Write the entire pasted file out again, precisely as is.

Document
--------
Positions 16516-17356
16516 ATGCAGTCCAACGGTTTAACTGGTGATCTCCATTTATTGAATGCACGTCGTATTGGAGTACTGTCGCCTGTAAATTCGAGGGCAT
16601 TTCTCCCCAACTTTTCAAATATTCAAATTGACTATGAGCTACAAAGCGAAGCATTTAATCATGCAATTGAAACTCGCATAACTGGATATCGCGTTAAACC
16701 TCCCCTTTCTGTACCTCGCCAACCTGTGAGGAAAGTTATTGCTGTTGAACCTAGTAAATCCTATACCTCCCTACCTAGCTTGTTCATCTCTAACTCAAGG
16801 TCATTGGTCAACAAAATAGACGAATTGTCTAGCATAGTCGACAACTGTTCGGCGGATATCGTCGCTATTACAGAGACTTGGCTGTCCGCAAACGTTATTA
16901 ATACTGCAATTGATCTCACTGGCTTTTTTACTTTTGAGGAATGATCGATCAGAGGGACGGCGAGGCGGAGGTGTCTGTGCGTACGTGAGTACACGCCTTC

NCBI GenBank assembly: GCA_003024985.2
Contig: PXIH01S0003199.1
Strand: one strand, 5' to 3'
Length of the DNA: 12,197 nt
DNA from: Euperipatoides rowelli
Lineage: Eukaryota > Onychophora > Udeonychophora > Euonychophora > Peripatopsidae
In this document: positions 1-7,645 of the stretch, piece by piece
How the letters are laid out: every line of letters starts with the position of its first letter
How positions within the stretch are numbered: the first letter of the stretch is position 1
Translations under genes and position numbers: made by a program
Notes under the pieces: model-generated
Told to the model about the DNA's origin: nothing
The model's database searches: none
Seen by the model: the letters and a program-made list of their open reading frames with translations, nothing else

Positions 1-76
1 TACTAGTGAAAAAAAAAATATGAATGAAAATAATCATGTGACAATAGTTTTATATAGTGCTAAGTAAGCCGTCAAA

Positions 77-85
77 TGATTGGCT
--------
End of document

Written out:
Positions 16516-17356
16516 ATGCAGTCCAACGGTTTAACTGGTGATCTCCATTTATTGAATGCACGTCGTATTGGAGTACTGTCGCCTGTAAATTCGAGGGCAT
16601 TTCTCCCCAACTTTTCAAATATTCAAATTGACTATGAGCTACAAAGCGAAGCATTTAATCATGCAATTGAAACTCGCATAACTGGATATCGCGTTAAACC
16701 TCCCCTTTCTGTACCTCGCCAACCTGTGAGGAAAGTTATTGCTGTTGAACCTAGTAAATCCTATACCTCCCTACCTAGCTTGTTCATCTCTAACTCAAGG
16801 TCATTGGTCAACAAAATAGACGAATTGTCTAGCATAGTCGACAACTGTTCGGCGGATATCGTCGCTATTACAGAGACTTGGCTGTCCGCAAACGTTATTA
16901 ATACTGCAATTGATCTCACTGGCTTTTTTACTTTTGAGGAATGATCGATCAGAGGGACGGCGAGGCGGAGGTGTCTGTGCGTACGTGAGTACACGCCTTC

NCBI GenBank assembly: GCA_003024985.2
Contig: PXIH01S0003199.1
Strand: one strand, 5' to 3'
Length of the DNA: 12,197 nt
DNA from: Euperipatoides rowelli
Lineage: Eukaryota > Onychophora > Udeonychophora > Euonychophora > Peripatopsidae
In this document: positions 1-7,645 of the stretch, piece by piece
How the letters are laid out: every line of letters starts with the position of its first letter
How positions within the stretch are numbered: the first letter of the stretch is position 1
Translations under genes and position numbers: made by a program
Notes under the pieces: model-generated
Told to the model about the DNA's origin: nothing
The model's database searches: none
Seen by the model: the letters and a program-made list of their open reading frames with translations, nothing else

Positions 1-76
1 TACTAGTGAAAAAAAAAATATGAATGAAAATAATCATGTGACAATAGTTTTATATAGTGCTAAGTAAGCCGTCAAA

Positions 77-85
77 TGATTGGCT